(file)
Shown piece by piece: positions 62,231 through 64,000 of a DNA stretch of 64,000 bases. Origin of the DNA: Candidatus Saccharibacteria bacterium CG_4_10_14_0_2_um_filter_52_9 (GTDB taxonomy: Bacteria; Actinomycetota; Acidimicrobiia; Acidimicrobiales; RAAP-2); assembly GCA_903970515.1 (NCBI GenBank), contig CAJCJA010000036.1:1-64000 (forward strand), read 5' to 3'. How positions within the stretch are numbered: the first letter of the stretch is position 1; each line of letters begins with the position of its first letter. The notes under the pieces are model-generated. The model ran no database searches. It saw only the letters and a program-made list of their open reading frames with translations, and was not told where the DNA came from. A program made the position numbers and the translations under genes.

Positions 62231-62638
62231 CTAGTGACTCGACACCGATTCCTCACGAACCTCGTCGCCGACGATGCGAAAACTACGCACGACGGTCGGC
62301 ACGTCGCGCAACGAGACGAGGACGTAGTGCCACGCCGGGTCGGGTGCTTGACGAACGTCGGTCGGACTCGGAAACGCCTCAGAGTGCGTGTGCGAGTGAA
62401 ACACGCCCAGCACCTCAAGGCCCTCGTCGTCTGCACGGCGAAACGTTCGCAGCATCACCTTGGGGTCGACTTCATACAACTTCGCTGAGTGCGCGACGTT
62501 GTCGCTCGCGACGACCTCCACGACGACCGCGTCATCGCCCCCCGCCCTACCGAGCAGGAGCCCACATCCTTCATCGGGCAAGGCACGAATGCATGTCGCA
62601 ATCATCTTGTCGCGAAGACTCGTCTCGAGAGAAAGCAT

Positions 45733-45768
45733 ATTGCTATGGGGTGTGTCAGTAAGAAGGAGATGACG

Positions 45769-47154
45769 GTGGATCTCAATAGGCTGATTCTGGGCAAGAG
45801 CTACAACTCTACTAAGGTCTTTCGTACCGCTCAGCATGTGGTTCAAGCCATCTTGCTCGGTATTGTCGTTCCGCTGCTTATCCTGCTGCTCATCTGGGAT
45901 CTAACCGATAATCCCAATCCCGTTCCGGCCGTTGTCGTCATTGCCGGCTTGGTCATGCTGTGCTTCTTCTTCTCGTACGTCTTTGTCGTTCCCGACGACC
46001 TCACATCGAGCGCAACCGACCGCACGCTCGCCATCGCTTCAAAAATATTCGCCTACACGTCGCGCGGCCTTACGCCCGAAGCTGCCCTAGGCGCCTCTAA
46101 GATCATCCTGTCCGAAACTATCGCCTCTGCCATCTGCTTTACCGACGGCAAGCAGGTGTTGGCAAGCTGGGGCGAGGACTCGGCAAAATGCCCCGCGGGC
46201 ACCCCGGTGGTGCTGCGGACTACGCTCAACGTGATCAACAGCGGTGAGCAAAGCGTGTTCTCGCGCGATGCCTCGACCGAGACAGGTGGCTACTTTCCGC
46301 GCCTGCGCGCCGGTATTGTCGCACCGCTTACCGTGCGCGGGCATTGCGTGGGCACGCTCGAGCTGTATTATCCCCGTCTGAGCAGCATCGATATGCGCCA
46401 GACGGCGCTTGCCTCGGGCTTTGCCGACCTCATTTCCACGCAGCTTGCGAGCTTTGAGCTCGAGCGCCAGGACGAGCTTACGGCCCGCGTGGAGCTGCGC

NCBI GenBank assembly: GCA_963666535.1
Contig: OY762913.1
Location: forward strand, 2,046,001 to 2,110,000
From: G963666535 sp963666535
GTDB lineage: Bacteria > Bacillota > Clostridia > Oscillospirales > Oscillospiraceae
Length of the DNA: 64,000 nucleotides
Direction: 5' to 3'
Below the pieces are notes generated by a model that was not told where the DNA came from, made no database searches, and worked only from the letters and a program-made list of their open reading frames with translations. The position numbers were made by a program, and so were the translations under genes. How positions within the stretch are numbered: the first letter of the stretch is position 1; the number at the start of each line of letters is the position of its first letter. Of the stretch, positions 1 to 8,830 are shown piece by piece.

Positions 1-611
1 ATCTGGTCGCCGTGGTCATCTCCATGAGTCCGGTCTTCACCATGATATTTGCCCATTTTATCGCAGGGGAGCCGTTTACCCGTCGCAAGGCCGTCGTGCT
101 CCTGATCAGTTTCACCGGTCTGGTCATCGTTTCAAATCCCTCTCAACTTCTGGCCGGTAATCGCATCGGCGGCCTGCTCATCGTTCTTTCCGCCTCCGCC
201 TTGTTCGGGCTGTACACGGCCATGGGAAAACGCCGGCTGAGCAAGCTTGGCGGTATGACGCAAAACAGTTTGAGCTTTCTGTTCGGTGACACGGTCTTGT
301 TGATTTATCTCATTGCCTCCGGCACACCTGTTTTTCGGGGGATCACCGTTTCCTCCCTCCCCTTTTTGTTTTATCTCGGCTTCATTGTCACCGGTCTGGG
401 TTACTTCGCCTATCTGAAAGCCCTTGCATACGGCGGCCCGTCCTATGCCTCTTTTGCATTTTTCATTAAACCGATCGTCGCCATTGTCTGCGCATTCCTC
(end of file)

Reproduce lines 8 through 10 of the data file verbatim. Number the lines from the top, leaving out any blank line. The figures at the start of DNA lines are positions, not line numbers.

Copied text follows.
Positions 45733-45768
45733 ATTGCTATGGGGTGTGTCAGTAAGAAGGAGATGACG

Positions 45769-47154